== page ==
Job interviewer asks for Facebook password. Should you give it?

Some companies now ask for Facebook and social media passwords so they can check out job applicants. One state is banning the practice, and at least 10 others are weighing similar bans.

Michael Sloan
In May, Maryland became the first state to prevent employers or would-be employers from asking individuals for their passwords to social media sites. The state law takes effect in October.

If a prospective employer asks for your Facebook password because he has to check you out, should you give it to him? If your boss wants to see your professional ties, is it OK to let her search your LinkedIn account?

That's the dilemma Robert Collins faced when an interviewer asked for his Facebook password as he reapplied as a Maryland corrections officer after a four-month leave of absence.

"I was sitting there in a state of awe," Mr. Collins recalls. "He basically implied my collaboration was compulsory." Collins complied, fearing he wouldn't get rehired. Then he got mad. He contacted the local chapter of the American Civil Liberties Union, which filed a written protest to the Maryland Department of Public Safety and Correctional Services.

Savvy employers already check an applicant's "digital footprint." Some companies have gone even further, requesting or even demanding individuals' social media passwords to look at data not open to the public. Whether this practice is legal remains unclear. One state is banning the practice, and at least 10 other states have bills that have been introduced. A few courts have ruled that such requests violate the federal Stored Communications Act, but the US Supreme Court has not addressed this issue. This legal uncertainty leaves many workers on shaky legal ground.

"Most people don't take a problem seriously until it happens to them or somebody they know," says Lewis Maltby, president of the National Workrights Institute, a Princeton, N.J., advocacy group. "Unfortunately, more people are going to have to lose their jobs before enough people take the problem seriously."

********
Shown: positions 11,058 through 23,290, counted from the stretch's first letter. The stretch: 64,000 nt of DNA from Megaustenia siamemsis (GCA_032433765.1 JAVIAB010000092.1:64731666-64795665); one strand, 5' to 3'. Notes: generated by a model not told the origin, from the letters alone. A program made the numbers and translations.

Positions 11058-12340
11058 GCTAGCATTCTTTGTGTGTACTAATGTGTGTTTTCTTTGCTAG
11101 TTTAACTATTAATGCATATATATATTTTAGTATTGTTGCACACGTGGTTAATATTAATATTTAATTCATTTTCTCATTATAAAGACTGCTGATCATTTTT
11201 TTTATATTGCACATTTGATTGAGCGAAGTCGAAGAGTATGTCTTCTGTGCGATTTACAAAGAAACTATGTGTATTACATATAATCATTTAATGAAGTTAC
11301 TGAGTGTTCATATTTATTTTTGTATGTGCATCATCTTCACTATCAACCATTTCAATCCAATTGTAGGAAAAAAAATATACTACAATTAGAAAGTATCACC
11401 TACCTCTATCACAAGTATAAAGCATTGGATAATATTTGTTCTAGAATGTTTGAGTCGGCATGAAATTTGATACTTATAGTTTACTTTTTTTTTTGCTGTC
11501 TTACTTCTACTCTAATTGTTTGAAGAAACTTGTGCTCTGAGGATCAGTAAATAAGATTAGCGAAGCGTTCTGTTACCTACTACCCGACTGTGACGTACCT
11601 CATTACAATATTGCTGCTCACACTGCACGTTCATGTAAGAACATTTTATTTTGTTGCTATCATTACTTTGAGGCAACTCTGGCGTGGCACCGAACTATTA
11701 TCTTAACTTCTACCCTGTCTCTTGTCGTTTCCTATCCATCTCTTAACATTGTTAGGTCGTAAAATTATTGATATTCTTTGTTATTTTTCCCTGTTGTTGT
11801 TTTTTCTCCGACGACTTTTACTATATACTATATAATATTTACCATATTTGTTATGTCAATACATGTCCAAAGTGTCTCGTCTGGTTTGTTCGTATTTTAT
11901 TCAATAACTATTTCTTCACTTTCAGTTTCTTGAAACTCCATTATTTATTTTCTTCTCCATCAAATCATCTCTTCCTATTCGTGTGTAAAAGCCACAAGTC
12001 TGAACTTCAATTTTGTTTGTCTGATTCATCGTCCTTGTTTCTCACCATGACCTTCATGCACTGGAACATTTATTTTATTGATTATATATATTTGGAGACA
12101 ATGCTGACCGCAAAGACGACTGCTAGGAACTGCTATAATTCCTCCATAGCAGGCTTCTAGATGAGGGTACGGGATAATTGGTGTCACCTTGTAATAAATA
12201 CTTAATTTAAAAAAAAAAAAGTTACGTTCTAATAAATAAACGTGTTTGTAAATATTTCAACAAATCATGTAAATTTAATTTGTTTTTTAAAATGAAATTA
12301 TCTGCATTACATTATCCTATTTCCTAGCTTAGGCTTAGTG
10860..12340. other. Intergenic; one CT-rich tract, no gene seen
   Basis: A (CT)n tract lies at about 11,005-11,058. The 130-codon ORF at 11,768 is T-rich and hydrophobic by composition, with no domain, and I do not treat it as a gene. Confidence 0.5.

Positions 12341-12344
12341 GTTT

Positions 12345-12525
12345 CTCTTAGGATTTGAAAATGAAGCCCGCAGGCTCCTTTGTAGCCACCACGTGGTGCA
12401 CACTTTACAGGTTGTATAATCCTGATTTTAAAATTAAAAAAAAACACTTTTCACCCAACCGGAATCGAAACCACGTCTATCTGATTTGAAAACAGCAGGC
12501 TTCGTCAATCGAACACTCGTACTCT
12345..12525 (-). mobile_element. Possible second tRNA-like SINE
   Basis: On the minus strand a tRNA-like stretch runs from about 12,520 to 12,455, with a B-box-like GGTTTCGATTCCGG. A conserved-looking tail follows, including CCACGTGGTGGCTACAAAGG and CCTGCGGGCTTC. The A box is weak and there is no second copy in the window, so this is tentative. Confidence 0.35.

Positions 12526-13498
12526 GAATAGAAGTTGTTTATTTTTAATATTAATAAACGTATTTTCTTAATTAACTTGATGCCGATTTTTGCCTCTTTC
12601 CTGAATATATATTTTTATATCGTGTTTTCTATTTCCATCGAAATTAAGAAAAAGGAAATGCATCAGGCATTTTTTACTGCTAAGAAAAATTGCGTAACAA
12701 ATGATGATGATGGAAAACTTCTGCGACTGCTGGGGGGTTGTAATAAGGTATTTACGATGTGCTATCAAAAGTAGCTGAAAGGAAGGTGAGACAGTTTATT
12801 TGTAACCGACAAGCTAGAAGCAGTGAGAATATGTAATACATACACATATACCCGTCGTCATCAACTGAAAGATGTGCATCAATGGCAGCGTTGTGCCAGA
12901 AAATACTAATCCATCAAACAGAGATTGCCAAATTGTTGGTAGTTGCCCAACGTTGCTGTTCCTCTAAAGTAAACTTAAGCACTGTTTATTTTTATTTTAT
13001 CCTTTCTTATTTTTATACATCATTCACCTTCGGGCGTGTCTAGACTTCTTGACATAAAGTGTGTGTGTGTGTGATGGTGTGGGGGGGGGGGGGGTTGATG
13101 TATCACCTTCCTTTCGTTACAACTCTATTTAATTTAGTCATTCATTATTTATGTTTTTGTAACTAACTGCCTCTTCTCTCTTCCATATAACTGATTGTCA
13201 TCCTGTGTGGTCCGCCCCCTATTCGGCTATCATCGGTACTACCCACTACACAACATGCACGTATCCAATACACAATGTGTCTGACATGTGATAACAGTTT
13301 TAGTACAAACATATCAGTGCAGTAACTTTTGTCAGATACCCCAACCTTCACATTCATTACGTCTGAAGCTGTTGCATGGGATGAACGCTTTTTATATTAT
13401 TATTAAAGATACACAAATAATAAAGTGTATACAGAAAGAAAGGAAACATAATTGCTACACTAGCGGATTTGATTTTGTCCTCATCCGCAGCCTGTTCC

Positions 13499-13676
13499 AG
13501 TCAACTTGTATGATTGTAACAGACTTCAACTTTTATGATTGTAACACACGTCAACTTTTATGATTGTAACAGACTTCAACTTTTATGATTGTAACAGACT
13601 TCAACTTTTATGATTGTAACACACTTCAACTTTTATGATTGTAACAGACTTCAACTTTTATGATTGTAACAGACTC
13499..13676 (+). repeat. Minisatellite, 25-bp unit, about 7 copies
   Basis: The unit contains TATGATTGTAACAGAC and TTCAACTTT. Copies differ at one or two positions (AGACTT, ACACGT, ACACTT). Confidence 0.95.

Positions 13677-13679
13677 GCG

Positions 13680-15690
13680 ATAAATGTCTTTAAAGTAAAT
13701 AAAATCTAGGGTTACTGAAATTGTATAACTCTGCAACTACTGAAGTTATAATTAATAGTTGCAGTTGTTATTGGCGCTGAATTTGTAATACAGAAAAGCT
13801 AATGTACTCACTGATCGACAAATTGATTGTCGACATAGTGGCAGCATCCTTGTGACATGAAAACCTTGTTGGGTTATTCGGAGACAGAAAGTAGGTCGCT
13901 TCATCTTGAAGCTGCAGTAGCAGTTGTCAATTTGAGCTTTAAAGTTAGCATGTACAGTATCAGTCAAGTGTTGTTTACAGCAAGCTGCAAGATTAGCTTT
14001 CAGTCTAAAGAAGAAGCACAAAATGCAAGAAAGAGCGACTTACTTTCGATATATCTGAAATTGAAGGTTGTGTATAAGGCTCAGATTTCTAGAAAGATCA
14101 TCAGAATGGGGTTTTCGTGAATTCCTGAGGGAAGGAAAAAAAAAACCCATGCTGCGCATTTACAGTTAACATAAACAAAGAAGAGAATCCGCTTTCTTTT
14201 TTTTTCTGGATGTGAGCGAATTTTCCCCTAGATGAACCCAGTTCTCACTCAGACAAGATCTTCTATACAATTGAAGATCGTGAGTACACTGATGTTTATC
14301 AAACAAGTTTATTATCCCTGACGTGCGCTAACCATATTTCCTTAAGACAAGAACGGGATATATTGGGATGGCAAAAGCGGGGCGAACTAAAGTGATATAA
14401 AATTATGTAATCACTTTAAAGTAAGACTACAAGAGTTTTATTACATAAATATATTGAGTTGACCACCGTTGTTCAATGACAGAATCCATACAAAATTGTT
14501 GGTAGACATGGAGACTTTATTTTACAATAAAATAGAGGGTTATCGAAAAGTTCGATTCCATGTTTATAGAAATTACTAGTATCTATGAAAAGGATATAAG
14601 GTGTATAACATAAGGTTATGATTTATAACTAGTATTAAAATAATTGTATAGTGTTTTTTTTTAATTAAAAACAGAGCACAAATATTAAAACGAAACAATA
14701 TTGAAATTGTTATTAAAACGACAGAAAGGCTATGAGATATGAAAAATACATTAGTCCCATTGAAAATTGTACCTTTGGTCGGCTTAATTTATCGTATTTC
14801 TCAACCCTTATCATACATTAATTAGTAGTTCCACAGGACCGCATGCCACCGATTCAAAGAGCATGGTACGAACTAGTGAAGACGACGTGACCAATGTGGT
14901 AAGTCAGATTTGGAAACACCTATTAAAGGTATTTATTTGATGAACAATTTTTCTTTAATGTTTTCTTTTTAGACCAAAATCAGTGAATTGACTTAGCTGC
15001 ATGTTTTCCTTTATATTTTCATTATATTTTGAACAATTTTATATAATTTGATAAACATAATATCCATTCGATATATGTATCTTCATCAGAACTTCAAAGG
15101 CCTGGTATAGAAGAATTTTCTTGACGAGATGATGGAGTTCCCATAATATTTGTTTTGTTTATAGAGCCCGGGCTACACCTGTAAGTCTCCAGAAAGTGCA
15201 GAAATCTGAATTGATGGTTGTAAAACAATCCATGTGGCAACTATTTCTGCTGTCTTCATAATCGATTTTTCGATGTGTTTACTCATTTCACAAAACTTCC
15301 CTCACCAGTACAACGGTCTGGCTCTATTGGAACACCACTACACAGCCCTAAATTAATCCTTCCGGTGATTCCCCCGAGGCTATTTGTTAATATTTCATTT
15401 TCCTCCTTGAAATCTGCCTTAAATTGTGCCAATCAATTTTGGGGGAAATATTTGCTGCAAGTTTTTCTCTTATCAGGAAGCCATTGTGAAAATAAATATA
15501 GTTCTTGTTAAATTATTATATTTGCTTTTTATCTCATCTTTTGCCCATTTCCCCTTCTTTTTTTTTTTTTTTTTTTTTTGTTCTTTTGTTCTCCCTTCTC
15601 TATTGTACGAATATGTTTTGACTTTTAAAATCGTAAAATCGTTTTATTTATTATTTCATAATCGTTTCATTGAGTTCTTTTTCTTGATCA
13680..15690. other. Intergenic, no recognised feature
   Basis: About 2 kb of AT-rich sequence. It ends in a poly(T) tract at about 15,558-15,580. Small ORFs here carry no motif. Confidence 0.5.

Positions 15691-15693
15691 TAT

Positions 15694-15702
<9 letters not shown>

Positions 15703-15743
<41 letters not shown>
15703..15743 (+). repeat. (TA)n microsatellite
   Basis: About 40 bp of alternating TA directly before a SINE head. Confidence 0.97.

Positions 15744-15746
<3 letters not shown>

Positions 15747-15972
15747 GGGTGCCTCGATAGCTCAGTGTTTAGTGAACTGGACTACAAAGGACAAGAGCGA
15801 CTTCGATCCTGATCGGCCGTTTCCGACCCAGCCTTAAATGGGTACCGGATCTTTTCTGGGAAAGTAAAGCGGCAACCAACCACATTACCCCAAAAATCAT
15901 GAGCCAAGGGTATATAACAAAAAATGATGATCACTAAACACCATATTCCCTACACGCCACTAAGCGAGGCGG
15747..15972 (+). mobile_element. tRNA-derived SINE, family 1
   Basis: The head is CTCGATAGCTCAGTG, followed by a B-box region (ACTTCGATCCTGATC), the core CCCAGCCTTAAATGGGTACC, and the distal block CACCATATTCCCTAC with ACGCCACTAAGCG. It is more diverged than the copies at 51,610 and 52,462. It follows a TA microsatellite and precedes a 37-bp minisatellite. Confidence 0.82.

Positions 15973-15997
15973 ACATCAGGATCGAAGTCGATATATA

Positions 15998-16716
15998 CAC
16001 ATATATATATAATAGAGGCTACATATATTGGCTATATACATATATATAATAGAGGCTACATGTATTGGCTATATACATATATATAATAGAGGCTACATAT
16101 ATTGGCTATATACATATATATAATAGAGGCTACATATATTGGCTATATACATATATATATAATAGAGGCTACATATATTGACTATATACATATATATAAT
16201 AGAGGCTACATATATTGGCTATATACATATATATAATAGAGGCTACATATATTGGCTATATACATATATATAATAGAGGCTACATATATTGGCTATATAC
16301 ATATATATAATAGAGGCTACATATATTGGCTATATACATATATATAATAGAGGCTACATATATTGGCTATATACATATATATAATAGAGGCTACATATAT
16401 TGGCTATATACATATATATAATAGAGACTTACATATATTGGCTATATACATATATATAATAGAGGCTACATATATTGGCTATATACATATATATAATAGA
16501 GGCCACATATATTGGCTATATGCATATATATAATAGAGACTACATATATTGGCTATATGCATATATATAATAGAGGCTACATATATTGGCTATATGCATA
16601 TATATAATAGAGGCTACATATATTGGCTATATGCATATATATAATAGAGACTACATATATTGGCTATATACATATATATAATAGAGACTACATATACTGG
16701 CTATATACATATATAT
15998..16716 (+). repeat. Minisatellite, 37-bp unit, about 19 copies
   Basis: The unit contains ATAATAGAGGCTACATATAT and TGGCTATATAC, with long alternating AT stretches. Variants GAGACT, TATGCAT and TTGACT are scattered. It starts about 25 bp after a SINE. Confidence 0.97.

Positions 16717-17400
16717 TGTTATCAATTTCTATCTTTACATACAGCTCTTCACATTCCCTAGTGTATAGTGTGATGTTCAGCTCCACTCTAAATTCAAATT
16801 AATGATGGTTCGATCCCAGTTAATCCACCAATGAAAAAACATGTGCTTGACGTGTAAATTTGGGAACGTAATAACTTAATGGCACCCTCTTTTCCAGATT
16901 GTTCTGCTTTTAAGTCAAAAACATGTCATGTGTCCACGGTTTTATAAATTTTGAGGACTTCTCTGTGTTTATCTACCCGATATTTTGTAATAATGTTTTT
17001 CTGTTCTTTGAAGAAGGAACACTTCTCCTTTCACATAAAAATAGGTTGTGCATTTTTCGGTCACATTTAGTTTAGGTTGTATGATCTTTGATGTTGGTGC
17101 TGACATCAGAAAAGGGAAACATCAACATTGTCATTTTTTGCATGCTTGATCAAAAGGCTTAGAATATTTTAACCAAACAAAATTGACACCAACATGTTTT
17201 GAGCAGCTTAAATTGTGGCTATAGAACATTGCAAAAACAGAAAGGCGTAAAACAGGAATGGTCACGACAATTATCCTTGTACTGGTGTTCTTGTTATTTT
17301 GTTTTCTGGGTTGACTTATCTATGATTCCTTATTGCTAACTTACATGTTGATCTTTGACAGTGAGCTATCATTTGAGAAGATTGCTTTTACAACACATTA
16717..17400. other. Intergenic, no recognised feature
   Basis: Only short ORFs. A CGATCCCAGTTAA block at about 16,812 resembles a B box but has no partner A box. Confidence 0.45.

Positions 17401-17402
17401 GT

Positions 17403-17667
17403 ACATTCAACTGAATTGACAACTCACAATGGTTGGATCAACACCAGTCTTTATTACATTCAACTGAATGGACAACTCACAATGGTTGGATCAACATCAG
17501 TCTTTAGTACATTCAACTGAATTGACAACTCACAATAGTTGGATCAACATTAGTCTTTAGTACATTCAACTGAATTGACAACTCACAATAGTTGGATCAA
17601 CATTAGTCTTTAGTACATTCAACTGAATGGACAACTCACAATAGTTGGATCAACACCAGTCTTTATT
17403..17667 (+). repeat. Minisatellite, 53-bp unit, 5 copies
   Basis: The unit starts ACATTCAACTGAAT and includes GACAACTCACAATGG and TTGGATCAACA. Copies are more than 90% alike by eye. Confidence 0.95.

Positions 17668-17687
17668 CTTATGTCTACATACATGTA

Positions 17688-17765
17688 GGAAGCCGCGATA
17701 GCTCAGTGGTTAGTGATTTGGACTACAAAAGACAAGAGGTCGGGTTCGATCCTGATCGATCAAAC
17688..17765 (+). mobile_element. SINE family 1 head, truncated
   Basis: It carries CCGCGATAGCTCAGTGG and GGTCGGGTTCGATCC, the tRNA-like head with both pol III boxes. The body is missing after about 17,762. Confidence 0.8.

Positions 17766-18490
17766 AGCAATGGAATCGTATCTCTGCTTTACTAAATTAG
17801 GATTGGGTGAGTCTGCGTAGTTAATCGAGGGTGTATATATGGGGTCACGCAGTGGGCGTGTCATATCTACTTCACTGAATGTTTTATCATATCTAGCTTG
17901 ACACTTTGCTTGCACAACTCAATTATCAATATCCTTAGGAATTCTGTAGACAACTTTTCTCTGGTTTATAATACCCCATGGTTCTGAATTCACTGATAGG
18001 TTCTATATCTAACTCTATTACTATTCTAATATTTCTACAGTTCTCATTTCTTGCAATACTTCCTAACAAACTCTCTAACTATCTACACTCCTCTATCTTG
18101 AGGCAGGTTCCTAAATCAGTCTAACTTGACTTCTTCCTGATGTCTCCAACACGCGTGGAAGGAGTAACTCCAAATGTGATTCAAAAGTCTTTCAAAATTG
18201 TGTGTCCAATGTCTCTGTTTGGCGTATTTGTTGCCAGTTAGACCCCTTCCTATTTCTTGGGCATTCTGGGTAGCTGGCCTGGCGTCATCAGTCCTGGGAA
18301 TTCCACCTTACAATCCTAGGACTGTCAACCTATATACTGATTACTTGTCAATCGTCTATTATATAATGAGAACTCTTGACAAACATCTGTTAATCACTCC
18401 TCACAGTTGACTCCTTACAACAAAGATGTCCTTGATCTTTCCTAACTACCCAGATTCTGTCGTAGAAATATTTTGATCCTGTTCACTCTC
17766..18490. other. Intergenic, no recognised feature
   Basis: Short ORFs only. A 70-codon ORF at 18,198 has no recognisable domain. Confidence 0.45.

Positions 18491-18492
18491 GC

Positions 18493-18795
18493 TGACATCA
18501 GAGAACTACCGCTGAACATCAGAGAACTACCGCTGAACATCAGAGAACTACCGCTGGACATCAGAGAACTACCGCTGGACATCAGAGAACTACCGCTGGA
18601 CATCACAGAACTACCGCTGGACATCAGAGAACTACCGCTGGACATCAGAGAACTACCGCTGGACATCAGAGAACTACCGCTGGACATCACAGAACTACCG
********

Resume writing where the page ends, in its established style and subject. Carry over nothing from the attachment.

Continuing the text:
Soon after Collins's complaint against Maryland's corrections department last year, state Sen. Ronald Young introduced a bill that would ban em-ployers from requiring or even asking for social media passwords. The bill did not pass in 2011, but was reintroduced and in April passed the House and Senate with almost unanimous support. In May, Maryland Gov. Martin O'Malley signed the bill, making Maryland the first state to ban the practice, starting Oct. 1. At least 10 states have introduced similar legislation, according to Pam Greenberg, an expert on information technology for the National Conference of State Legislatures. "It's likely we'll see additional bills added to this list," she writes in an e-mail.

At the federal level, the Social Networking Online Protection Act would make it illegal for employers and schools to require employees, applicants, and students to divulge their online information for hiring, enrollment, or discipline.

The Maryland bill was opposed by the Chamber of Commerce and the Maryland Retailers Association. The chamber did not generally disagree with the spirit of the law, but worried that its constraints and ambiguities could hinder an employer's ability to handle in-house accusations of sexual harassment, for example. "There are times when privacy interests have to yield to legitimate other interests," says Elizabeth Torphy-Donzella, a Baltimore lawyer who presented the chamber's concerns to the state legislature.